Infidel wrote:I don't recommend getting JfE unless you can also acquire the audio component.


I got my audio component from the, er, Great Library of the Internet... >.>

I know I shouldn't condone breaking the law or anything, but I think there are times it's just not worth it. If they don't want to make the thing available to the point that you have to pay ten times what it's actually worth, well, what do they expect to happen?

I did pay for the book, of course, because it's quite easy to get a copy of it. (Also, nothing beats paper for reading.)

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Re: Genki Vs Japanese for Everyone

Postby Athefre » Wed 11.05.2008 4:45 pm

ニッキー wrote:I really don't recommend My Japanese Coach for practising writing kana.
It's much better with kanji


Do you think it would be useful once I get to Kanji? I am also considering getting Kanji Sonomama Rakubiki Jiten.

Dustin_Calgary wrote:I found it was a LOT easier to learn the kana and then words, I knew some basic phrases etc. before learning the kana, but learning the kana took only a little effort.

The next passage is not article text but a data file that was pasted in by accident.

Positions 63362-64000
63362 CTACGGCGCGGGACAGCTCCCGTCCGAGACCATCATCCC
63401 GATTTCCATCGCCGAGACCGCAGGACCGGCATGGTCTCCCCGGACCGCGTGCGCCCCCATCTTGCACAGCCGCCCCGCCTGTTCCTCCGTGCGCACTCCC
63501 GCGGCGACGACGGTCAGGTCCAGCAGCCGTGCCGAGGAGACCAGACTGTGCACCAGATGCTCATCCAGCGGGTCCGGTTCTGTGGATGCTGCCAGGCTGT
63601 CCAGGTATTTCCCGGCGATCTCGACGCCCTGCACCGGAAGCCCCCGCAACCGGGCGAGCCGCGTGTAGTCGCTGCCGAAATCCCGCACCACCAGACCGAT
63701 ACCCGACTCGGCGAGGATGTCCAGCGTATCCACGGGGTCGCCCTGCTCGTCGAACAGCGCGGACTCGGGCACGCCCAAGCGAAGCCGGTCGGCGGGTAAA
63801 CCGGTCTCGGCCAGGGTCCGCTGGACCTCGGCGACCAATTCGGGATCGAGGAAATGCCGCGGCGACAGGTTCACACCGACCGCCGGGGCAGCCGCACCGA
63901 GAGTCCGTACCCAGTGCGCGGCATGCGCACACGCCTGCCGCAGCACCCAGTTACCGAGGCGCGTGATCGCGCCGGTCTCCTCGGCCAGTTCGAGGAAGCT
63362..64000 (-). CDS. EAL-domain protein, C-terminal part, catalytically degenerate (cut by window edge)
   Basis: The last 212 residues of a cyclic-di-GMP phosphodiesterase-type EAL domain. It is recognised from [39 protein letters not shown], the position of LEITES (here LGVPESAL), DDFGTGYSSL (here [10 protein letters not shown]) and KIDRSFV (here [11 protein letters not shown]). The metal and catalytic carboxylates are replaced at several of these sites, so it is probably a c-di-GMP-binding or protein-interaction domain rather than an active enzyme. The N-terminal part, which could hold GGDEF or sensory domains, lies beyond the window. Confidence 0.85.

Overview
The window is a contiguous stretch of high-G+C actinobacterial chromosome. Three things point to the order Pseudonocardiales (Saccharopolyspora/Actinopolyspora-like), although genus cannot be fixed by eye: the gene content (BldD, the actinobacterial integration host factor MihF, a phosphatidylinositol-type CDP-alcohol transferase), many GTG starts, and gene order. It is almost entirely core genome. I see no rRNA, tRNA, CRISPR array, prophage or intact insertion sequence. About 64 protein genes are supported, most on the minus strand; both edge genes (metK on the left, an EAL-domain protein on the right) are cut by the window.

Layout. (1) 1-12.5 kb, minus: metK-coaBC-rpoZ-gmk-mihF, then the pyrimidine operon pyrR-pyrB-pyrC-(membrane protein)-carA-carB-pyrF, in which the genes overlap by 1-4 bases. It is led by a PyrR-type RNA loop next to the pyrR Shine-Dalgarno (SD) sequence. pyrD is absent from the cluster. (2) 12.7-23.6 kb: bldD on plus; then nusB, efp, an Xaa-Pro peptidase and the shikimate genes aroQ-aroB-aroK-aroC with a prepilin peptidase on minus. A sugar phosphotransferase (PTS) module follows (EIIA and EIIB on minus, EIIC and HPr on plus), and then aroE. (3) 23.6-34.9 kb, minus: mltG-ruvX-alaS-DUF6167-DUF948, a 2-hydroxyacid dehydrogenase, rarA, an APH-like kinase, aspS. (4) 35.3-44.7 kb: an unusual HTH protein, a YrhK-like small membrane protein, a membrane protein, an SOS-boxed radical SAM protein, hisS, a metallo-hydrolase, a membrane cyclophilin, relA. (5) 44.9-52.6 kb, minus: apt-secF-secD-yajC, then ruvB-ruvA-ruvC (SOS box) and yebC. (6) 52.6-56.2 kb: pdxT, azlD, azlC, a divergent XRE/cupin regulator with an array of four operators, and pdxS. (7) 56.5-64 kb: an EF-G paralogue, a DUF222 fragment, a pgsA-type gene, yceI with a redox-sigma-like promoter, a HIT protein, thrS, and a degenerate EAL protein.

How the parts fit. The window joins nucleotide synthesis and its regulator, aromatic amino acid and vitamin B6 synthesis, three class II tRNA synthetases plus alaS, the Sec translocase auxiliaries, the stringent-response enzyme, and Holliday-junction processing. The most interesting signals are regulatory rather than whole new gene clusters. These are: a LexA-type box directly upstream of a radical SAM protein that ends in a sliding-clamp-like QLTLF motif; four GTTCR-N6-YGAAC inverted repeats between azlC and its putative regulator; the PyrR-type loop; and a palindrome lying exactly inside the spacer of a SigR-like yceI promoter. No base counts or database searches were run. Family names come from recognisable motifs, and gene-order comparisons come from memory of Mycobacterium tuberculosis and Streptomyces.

That's the way it is for me right now, learning the Kana and their meaning is very easy (and fun :))

When I was taking Spanish classes, flash cards were an amazing way of learning. Like the way you described, I would shuffle them to study, flip them over, organize them, etc.

Sairana wrote:I think if you can recognize several and write one or two from memory, you're ready to move on to vocabulary.

Dustin_Calgary wrote:I am not saying to learn a word and the funny shapes that go with it, JFE lists the vocab with both kana AND romaji for the first few chapters making it easy to practice writing the kana while working on the vocab and having a reminder of what the kana means while doing it.


How much vocabulary does JFE cover?